Hillsboro High School awarded $10,000 grant


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Hillsboro High School received a $10,000 grant from Monsanto at last Friday’s football game. The school nominated by Kevin Surber, a local farmer, to receive the grant. Pictured are T.J. Crowder, a Hillsboro teacher who helped write the grant and Tim Davis, superintendent.

Hillsboro High School received a $10,000 grant from Monsanto at last Friday’s football game. The school nominated by Kevin Surber, a local farmer, to receive the grant. Pictured are T.J. Crowder, a Hillsboro teacher who helped write the grant and Tim Davis, superintendent.


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America’s Farmers Grow Rural Education called on local farmers to nominate rural schools to receive nearly $2.3 million in grants to enhance their science, technology, engineering and math (STEM) programs. Local farmers answered the call and the Grow Rural Education program, sponsored by the Monsanto Fund, has recognized Hillsboro High School in Highland County with a $10,000 grant.

Hillsboro High School is just one of the many success stories of the Grow Rural Education program. For each winning school, teachers, students and oftentimes, community members work together to make STEM programs more engaging. Hillsboro High School will use the Grow Rural Education program funds to enhance its robotic program.

“Bayer is proud to support programs like America’s Farmers Grow Rural Education, which has made such a tremendous impact in rural communities across the United States,” said Lisa Safarian, Bayer crop science North America. “These grants help drive awareness of career opportunities in agriculture and enhance STEM education for the students who are the next generation of our industry.”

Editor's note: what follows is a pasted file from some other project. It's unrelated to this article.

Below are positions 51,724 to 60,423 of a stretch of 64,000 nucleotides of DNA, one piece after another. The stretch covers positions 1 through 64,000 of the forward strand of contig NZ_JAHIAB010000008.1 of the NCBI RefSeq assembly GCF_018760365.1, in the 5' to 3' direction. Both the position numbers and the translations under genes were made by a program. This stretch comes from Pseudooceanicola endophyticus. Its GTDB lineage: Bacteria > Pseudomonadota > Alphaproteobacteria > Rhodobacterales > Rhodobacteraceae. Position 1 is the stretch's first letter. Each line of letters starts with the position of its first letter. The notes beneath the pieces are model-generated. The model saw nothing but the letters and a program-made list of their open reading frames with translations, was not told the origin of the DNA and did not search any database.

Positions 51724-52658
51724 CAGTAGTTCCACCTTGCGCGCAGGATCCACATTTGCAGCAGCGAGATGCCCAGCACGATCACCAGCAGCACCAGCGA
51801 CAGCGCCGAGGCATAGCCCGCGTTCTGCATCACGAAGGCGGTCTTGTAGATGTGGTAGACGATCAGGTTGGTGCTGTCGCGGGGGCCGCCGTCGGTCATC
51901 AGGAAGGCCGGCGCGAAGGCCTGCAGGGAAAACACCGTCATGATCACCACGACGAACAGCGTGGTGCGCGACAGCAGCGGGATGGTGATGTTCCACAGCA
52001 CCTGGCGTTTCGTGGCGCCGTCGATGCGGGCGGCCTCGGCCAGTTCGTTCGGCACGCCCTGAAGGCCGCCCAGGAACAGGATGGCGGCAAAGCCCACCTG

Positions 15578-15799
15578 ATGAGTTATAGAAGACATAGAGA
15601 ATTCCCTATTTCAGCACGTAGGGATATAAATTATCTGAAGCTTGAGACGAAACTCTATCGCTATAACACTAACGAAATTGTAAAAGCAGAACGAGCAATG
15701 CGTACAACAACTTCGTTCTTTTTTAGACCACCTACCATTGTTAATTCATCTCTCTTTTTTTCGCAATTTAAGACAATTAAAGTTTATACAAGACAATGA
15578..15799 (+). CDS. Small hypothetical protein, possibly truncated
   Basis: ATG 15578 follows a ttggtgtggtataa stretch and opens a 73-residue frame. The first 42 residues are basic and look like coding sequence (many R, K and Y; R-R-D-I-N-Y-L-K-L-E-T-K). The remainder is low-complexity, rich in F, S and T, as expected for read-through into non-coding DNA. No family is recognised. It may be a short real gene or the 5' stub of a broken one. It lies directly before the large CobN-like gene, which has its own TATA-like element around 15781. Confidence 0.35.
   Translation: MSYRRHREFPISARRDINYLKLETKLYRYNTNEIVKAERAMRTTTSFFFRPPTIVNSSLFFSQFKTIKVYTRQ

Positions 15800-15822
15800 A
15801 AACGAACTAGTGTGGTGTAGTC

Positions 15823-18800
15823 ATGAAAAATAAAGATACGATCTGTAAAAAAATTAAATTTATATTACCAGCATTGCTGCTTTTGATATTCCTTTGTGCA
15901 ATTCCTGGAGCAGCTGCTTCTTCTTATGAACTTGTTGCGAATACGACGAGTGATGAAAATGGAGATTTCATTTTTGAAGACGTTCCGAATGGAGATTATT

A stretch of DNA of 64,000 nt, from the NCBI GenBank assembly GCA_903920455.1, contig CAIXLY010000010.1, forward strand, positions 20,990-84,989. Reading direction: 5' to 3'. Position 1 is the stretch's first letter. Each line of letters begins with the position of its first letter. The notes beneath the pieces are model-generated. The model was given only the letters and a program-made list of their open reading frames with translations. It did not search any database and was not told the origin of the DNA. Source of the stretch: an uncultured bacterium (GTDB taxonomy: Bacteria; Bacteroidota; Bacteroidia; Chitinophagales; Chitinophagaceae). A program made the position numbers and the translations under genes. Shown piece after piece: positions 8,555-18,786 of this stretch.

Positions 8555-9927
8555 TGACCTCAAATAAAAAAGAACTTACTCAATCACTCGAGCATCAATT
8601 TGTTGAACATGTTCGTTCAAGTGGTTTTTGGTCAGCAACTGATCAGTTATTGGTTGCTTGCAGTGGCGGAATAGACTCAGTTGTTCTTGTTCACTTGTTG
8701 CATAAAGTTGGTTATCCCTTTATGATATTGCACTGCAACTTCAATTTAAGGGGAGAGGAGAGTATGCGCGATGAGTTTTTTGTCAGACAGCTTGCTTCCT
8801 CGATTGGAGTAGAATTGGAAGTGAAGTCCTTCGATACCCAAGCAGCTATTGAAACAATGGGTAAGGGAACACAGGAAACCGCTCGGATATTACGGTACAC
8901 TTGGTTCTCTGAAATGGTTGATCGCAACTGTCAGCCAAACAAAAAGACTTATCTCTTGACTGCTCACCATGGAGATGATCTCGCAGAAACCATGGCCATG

To qualify for a Grow Rural Education grant, farmers nominated a public school district to compete for a merit-based grant of either $10,000 or $25,000. Nominated school districts then submitted a grant application that outlined how they would use the funds to enhance their students’ STEM education. A panel of qualified teachers review the applications and narrow it down to the finalists. The program’s Farmer Advisory Council, consisting of approximately 30 farmer leaders from across the country, then selected the winning school districts, including Hillsboro High School.

“America’s Farmers Grow Rural Education is a special program because farmers play a key role in nominating local schools and selecting the grant winners,” said Al Mitchell, Monsanto Fund president. “Each year, countless school winners tell us that the Grow Rural Education grants make a positive impact in their classrooms. For some, the results are evident in student test scores, and many educators say their students are more excited about STEM courses.”

Since Grow Rural Education began in 2011, it has awarded more than $16 million to more than 900 school districts in rural communities across the United States. To view a complete list of winners or to learn more about the America’s Farmers Grow Rural Education program, visit GrowRuralEducation.com or follow along on Facebook at facebook.com/AmericasFarmers.

Submitted by Erin Glarner, America’s Farmers Grow Rural Education.

Hillsboro High School received a $10,000 grant from Monsanto at last Friday’s football game. The school nominated by Kevin Surber, a local farmer, to receive the grant. Pictured are T.J. Crowder, a Hillsboro teacher who helped write the grant and Tim Davis, superintendent.
https://www.timesgazette.com/wp-content/uploads/sites/33/2018/10/web1_Monsanto-grant.jpgHillsboro High School received a $10,000 grant from Monsanto at last Friday’s football game. The school nominated by Kevin Surber, a local farmer, to receive the grant. Pictured are T.J. Crowder, a Hillsboro teacher who helped write the grant and Tim Davis, superintendent. Submitted photo

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